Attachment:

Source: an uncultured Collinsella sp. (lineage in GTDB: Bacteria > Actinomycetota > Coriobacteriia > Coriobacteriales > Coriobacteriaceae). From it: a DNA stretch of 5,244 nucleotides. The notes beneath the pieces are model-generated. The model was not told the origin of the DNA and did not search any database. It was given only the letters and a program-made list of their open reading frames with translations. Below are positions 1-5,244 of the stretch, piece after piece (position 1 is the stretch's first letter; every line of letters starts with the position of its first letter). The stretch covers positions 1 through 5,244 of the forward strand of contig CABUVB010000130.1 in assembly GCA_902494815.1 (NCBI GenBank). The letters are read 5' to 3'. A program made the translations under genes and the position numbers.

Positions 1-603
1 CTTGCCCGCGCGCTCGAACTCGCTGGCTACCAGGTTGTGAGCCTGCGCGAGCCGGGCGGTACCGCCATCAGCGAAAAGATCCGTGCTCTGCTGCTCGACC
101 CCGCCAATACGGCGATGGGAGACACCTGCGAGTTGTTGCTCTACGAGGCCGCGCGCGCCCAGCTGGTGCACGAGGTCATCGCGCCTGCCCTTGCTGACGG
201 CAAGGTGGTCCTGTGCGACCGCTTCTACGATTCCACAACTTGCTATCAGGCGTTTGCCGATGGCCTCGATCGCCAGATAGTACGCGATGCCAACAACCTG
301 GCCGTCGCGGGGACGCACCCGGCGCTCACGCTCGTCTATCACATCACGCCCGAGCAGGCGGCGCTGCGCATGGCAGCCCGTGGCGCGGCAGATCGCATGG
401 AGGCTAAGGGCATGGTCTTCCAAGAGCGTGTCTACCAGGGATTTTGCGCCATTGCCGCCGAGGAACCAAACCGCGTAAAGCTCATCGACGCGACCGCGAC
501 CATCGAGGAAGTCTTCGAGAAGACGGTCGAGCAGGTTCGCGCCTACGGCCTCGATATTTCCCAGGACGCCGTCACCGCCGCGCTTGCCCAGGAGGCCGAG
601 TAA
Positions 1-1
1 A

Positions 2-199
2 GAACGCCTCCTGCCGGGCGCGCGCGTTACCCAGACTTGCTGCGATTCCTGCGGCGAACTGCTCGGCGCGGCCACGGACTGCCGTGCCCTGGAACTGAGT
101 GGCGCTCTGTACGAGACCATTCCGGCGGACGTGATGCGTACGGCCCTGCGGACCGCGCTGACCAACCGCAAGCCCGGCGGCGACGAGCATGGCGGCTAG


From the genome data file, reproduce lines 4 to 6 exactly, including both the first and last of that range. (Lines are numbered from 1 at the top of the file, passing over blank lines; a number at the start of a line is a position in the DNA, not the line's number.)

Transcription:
101 CCGCCAATACGGCGATGGGAGACACCTGCGAGTTGTTGCTCTACGAGGCCGCGCGCGCCCAGCTGGTGCACGAGGTCATCGCGCCTGCCCTTGCTGACGG
201 CAAGGTGGTCCTGTGCGACCGCTTCTACGATTCCACAACTTGCTATCAGGCGTTTGCCGATGGCCTCGATCGCCAGATAGTACGCGATGCCAACAACCTG
301 GCCGTCGCGGGGACGCACCCGGCGCTCACGCTCGTCTATCACATCACGCCCGAGCAGGCGGCGCTGCGCATGGCAGCCCGTGGCGCGGCAGATCGCATGG